Etienne Jaumet – For Falling Asleep (2009)

Following his very well received ‘Entropy’ 12″b, Etienne Jaumet further indulges his passion for pure synthscapes on ‘Night Music’, a sheer pinnacle of elegant Paris-meets-Detroit moods featuring mix and production assistance from Carl Craig. Outside of his work for Zombie Zombie and numerous collabs with everyone from Daniel Johnston to Lou Barlow, this is the place where Etienne invokes the spirits of Schulze, Carpenter or even Reich, especially so on the opening epic ‘For Falling Asleep’. Taking 20 minutes to reach its goal, Jaumet crafts a constellation of decaying astral plumes, wistful sax and mesmerizing but gently insistent machine rhythms with the mix “Directed and imagined” by Carl Craig. Lush stuff. New track ‘Mental Vortex’ revolves again around rich analog bass arpeggiated into the distance while spooky moog motifs reminscent of Wendy Carlos zoom into view, and the brilliant ‘Entropy’ makes another appearance. ‘Through The Strata’ sounds heavily like Carl Craig working with an Eastern European Klezmer band, while the closing stage of ‘At The Crack Of Dawn’ could surely be some missing incidental music from a directors cut of ‘Escape From New York’. Excellent. [Source]

Etienne Jaumet – Entropy (2009)

Etienne Jaumet is probably best known for his work with electro-pop outfit Zombie Zombie but he’s crafted a couple of very cool and techno compatible tracks with some help from Perspectiv records’ Christian Vance. ‘Entropy’ is the sund of Jaumet going it alone, setting an icy mid-tempo electro groove with sparkling clean production but we’d recommend checking either of the collusions with Vance, which both sound kinda like Sleeparchive jamming with Klaus Schulze. Cool cuts. [Source]

Antony and The Johnsons – Crazy In Love (2009)

Always a show-stopper, Antony Hegarty’s cover of Beyoncé’s Hot 100 jam “Crazy In Love” is a masterclass on how to cover a song: with its rearrangement and reinterpretation, this version projects the mirror-imaged flip side to the sentiment B and Jay-Z bottled in their buoyant club hit. Antony’s take casts the tune’s desperation in an entirely new light — from a confident celebration of irrational infatuation to one of hand-wringing loss of self-control — and the video does so literally: Beyoncé’s hyper-colored, crisply lit dance routines give way to Antony lurking in shadows, filtered through a diaphanous and murky haze. We’re unable to see him clearly, but really we’re just being put in his shoes. [Source]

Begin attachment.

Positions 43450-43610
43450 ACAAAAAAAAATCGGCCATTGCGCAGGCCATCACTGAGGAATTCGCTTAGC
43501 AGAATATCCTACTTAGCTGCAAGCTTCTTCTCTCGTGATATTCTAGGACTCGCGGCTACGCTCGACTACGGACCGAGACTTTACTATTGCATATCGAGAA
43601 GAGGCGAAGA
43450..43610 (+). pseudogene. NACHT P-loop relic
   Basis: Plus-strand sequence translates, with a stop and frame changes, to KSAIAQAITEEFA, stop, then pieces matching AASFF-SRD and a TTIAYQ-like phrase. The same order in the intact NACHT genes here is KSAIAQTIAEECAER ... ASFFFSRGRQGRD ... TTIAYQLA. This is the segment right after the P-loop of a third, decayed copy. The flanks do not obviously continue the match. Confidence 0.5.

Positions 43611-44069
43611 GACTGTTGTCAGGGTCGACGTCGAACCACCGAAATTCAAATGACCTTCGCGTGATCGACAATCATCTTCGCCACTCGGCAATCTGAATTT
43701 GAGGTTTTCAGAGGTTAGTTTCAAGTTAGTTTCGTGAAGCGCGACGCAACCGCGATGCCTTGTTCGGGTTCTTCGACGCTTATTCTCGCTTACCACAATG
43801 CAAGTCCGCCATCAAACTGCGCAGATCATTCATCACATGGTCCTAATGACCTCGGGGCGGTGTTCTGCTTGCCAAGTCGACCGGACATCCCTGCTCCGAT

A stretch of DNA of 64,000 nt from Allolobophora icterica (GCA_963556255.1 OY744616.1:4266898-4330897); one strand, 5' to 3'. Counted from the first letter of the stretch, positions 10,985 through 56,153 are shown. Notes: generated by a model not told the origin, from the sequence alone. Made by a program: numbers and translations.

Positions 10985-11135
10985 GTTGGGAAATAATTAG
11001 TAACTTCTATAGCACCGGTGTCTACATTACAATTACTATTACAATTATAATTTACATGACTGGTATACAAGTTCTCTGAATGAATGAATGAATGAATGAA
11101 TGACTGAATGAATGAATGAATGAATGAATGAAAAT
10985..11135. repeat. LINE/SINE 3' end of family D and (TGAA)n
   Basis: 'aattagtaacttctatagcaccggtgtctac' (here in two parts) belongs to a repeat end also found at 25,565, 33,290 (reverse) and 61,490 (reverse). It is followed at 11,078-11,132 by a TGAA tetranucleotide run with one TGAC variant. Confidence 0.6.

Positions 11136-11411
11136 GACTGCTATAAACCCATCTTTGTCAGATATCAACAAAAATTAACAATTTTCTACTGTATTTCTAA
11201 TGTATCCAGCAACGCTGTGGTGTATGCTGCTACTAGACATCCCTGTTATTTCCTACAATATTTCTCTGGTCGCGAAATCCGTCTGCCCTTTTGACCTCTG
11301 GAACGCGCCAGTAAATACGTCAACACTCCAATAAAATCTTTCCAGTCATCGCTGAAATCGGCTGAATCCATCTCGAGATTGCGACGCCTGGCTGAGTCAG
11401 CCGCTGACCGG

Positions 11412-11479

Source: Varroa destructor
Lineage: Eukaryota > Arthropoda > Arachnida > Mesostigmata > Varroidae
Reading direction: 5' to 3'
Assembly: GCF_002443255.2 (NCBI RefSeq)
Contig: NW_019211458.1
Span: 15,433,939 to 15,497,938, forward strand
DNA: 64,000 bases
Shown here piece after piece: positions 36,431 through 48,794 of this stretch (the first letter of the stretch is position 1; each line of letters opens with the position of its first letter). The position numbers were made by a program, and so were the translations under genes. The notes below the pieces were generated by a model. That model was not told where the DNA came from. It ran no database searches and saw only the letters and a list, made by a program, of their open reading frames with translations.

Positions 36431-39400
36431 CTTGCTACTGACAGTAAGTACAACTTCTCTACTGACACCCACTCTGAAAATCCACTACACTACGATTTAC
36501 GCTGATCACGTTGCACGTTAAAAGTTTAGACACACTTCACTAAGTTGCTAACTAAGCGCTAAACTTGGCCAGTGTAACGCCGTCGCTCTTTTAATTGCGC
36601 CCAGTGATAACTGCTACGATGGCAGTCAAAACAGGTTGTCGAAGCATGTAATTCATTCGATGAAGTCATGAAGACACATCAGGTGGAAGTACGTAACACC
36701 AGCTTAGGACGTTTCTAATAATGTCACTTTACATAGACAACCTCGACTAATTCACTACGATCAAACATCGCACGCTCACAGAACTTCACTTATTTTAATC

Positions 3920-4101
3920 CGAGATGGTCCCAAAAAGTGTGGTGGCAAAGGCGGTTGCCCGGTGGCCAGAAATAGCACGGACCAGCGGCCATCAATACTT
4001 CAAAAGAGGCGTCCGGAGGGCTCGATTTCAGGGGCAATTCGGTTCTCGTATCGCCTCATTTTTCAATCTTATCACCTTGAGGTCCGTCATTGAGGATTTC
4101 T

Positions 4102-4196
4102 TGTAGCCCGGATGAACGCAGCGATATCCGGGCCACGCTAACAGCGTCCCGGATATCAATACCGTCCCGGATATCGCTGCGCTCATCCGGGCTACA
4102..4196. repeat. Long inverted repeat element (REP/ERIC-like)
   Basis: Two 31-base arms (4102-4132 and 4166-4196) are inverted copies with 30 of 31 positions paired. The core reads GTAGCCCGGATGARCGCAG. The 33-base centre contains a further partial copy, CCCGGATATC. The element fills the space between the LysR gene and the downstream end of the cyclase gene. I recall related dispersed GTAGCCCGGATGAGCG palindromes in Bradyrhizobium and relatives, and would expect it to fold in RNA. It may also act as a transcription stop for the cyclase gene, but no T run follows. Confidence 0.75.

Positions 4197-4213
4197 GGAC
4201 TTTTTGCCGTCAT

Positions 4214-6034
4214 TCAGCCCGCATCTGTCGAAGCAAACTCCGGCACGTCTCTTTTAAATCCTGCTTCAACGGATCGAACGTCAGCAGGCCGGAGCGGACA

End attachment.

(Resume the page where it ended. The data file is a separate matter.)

[via Pernille ‘Bad Girl Of Tennis’]

Kid Congo and The Pink Monkey Birds – Rare As The Yeti (2009)

Official video for “Rare As The Yeti” by Kid Congo and The Pink Monkey Birds from the album, DRACULA BOOTS on InTheRed Records. Directed,shot and edited by award winning Washington DC short filmmaker/artist Rob Parrish, with shooting team Paris Bustillos and Helen Schneider . Filmed during a New York Night Train Happening at Civilian Art Projects in Washington DC with dancer Anna Copa Cabanna, projections by Spencer Bewley, numerous DC folk and Kid Congo Powers (former Gun Club, Cramps, Nick Cave and The Bad Seeds guitarist) as The Yeti

[Dedicated to P.G. Frandsen]

Rowland S. Howard – Life’s What You Make It (Talk Talk Cover Version) (2009)

Howard’s take on Talk Talk’s ‘Life’s What You Make It’ is an amazing bass-heavy monster that fits in with the tone of the album perfectly. In addition to being an excellent track in its own right, it does what a good cover version should: it shows the original in a new light and stamps a degree of personal ownership on the song. [Source]

Portishead – Chase The Tear (2009)

Titled “Chase The Tear”, the track works off of a steady digitized beat that recalls Brad Fiedel’s score to 1984′s The Terminator. It’s smooth, but not too sharp. You can feel the lo-fi edge to it, especially in the muffled drum tracks. When vocalist Beth Gibbons lays down her first vocals, about a minute or so in, it’s actually kind of creepy and unexpected. But by then you’re already grooving. [Source]